My wife Carolyn loves animals, but she has a special affinity for birds.
She’s always puttering around the house putting up new feeders, birdhouses or baths, and luring them with her combination of seeds, fruits and insects.
She gets pictures of new species that might be flying in to nest or just passing through Carolyn’s Bird Haven. She documents on the calendar the first day of arrival each year for various migrating birds (hummingbirds especially) and is particularly pleased when a new species chooses to try out her newest Bird B&B. No payment is required, though it seems the birds never fail to leave an obligatory deposit.
I guess “the chirp” is out that the Normans have quite an avian buffet at the ready for newcomers as well as the regulars.
About 10 years ago Carolyn agreed to take in and nurture three crow fledglings. The first day we had them and unbeknownst to me, Carolyn had placed them in a large box on top of the washer in the laundry room. I walked in and they let out an ear-piercing “Caw, Caw, Caw!”
Well, I let out a little something myself, and I’ll guarantee you it wasn’t a “Caw.” ‘Bout scared me to death.
Regardless, she adopted these feathered friends and named them “Dewey,” “Edgar” and “Fiddler.” They began to trust and recognize her. She’d feed them several times a day and soon they could perch and hop around pretty good.
The best I could do was “tolerate” the noisy, demanding creatures until the day came when Carolyn designated me as official “birdsitter of the day” while she went off to work. It was my duty to tend to them.
Uninspired, but with food in hand, I came around the corner of the house to the side yard where the crows were all positioned on their perch. They saw me with their bird breakfast in the bucket, and when I hollered “Okay, birds, I got food” lo and behold, they jumped off their perch and came hopping at me like ravenous puppies. As my daddy would say, “Dangdest thing I ever saw.”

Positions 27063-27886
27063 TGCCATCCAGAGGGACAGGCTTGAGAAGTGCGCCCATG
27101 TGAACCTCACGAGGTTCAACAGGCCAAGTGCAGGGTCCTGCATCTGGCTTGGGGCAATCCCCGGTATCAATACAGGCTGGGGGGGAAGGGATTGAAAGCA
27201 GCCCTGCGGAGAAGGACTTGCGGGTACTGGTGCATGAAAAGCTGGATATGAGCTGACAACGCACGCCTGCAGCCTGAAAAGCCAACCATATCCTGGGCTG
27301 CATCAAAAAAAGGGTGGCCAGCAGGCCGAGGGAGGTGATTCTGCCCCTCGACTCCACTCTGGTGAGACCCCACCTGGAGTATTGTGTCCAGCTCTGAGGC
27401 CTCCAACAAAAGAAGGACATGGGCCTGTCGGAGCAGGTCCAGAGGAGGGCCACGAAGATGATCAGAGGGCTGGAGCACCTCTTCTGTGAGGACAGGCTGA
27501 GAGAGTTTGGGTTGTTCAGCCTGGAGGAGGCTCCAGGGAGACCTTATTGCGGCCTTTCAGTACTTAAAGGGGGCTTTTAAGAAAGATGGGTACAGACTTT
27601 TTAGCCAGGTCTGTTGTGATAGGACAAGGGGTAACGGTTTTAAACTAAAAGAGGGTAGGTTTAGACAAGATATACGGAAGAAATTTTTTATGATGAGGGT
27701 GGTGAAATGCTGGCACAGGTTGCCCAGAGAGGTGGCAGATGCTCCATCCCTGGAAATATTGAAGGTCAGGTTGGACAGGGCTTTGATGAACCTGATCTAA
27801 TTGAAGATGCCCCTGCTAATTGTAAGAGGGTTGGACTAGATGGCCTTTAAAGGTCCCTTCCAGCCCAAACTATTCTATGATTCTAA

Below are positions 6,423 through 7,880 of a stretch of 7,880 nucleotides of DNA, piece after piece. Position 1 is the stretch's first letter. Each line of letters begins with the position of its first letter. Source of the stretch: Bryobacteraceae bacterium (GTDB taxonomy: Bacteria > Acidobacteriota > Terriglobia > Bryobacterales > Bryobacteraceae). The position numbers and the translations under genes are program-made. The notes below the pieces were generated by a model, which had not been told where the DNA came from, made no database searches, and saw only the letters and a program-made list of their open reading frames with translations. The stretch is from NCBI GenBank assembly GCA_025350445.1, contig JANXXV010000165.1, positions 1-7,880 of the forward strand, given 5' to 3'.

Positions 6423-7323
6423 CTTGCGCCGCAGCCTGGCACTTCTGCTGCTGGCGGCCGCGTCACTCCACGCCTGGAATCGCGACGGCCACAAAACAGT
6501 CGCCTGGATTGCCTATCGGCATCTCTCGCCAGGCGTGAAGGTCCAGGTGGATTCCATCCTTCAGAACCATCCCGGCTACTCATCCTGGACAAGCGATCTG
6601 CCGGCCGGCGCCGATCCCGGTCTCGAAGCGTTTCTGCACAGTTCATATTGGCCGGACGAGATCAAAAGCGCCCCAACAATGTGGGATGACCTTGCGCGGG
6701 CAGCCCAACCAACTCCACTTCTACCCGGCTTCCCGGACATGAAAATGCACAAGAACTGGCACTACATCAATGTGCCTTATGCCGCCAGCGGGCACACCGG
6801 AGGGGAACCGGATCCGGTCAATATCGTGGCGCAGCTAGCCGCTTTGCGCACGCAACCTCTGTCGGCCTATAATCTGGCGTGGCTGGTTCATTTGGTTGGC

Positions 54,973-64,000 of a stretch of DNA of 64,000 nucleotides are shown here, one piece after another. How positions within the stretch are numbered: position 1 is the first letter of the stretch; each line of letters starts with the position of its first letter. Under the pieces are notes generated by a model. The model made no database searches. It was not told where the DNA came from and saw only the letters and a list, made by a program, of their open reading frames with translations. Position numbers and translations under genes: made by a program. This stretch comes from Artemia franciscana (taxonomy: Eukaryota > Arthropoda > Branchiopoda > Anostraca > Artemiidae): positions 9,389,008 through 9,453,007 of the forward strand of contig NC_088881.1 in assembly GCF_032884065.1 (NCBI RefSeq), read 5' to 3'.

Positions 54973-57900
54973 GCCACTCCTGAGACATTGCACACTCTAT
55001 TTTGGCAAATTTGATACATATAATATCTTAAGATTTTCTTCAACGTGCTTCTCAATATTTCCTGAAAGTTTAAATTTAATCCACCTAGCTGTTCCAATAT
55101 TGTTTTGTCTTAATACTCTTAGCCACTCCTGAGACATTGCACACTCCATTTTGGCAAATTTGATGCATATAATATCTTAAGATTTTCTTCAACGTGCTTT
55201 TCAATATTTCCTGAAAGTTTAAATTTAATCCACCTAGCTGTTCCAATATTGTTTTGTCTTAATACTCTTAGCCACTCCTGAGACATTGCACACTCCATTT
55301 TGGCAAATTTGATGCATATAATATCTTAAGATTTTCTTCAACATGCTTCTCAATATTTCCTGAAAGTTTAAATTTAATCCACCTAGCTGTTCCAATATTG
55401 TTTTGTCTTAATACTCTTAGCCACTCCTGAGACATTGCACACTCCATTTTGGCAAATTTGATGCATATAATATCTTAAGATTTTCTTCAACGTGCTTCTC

I hated to admit it, but that was a turning point for me, and I conceded to the adoption. Over the next couple of weeks those birds grew to flying stage and sorta became pets along the way. Crows are smart and could identify us immediately. Shoot, we could walk outside, clap our hands, holler for them, and here they’d come swooping in from trees.
They’d land on our shoulder or outstretched arm, or in Carolyn’s case, her head. (Edgar had a thing for blondes.) As much as we enjoyed this venture and the mutual relationship that developed with the birds, we knew it best that they not become dependent on us.
Besides, they started devolving from pets to pests — scratching up the roof of our cars with their talons, waking us up at the crack of dawn at the back door squawking for breakfast and reminding us of their presence by leaving little “presents” behind on our patio.
Though it took a couple days of scheming, we were able to lure the birds into cages and took them off a few miles away where we knew there were other nesting crows and plenty of water.
Sentimental as it was, letting them go was a good thing to do. The right thing. More recently, Carolyn had the opportunity to nurture an injured cedar waxwing back to health. She used an eyedropper for water and tweezers to feed it a mixture of mealworms, diced blueberries and grass. Disgusting stuff.
He had a voracious appetite and would eat out of her hand. Through Carolyn’s flair for care and tender touch, this bird was flyworthy within two weeks. We took CW over to a friend’s house where there were other cedar waxwings, and as Carolyn let him go, the bittersweet moment gave way to exhilaration as CW joined his family in the trees.
In a deeper sense, there was great satisfaction in knowing Carolyn had given life and freedom back to one of God’s little creatures. For if the Good Lord knows when a sparrow falls from the sky, then surely He knows when a cedar waxwing takes flight. It warmed our hearts to be a part of the plan.
Charlie Norman has lived in Somervell County since 1994. He and his wife have two adult children, who graduated from Glen Rose schools. You can contact him at firstname.lastname@example.org.